The Spirit terminal, usually the busiest in Fort Lauderdale, was full of angry travelers desperate to return home or start trips on Saturday. Extra Spirit staff and local police officers were posted in the ticketing area.

    Spirit CEO Ben Baldanza said in an interview that he hoped to get some of Spirit's 31 aircraft flying soon with management pilots or others who cross the picket line, but that no such flights took place on Saturday.

    He said Spirit has lined up one airplane from another air carrier — he declined to say which one — to complete a few flights. He was hoping to add other carriers in the days ahead.

    Spirit pilots have said their pay lags competitors such as AirTran Airways and JetBlue. The airline and its pilots had been negotiating for more than three years.

    Pilots "will not return to the cockpit until a fair and equitable contract is negotiated," Sean Creed, a Spirit captain and head of its Air Line Pilots Association unit, said in a statement on the union's website.

    The privately held airline based in Miramar, Fla. has about 440 active pilots.
    Airline analyst Vaughn Cordle said Spirit pilots made more per hour of flying in 2009 in wages and benefits than AirTran pilots, but less than JetBlue.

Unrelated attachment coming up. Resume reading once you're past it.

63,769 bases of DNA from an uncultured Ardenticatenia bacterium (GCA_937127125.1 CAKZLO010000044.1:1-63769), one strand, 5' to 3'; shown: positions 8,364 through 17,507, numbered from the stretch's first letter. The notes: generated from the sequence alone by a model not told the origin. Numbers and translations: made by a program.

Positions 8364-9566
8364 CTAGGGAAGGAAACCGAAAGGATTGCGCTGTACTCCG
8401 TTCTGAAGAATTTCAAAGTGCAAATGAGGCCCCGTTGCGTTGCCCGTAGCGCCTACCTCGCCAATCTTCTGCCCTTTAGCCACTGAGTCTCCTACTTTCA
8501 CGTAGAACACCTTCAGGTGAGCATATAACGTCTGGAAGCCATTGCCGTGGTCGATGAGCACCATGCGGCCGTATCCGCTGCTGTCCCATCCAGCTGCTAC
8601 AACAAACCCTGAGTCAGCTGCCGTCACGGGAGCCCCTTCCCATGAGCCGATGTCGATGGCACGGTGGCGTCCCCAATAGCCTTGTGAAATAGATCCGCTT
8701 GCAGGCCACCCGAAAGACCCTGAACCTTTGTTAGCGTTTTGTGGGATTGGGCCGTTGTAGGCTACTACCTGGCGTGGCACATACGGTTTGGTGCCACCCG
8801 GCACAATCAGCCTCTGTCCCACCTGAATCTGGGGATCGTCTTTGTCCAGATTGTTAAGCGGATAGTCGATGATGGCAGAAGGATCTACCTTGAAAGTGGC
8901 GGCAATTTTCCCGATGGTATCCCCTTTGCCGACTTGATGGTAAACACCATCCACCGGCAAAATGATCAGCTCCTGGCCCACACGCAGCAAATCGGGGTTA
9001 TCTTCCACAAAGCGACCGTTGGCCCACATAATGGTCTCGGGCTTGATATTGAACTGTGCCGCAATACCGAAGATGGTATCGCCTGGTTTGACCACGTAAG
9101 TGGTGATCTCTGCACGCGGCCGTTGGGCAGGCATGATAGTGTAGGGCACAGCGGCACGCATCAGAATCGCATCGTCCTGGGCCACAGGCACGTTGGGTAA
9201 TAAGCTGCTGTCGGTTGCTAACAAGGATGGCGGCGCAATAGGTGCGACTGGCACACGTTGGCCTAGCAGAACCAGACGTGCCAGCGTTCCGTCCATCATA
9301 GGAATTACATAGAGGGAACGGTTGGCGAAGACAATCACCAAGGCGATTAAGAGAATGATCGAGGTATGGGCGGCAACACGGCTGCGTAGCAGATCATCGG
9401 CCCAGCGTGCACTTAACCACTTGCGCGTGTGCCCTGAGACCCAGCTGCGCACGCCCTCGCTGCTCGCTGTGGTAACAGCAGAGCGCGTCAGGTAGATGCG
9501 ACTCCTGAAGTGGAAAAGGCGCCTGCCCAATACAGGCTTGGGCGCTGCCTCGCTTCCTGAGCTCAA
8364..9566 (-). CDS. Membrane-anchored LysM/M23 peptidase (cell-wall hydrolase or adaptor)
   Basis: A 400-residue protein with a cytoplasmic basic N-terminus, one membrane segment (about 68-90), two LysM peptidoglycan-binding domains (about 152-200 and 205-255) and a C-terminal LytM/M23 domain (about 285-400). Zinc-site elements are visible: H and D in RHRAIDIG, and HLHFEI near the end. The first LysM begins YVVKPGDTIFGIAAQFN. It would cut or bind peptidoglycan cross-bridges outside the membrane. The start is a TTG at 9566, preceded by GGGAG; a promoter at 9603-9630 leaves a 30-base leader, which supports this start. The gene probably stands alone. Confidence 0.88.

Baldanza, the CEO, said that Spirit has made money over the past year and a half. He said he knew its pilots would need raises.

    The company offered to raise pilot pay by 30 percent over five years, although work rule changes mean pilots would have to fly more to earn that money.

    Spirit's offer also kept a four-day break between every pilot trip, something the company said no other ALPA contract has. The offer also included a $3,000 signing bonus and a larger retirement plan match.

    The strike is being closely watched in the industry because pilots at much larger carriers, including AMR Corp.'s American Airlines, are also locked in tough negotiations.

    The last strike at a major carrier was in 2005, when Northwest Airlines mechanics walked off the job rather than accept deep pay cuts. The strike failed after Northwest replaced them.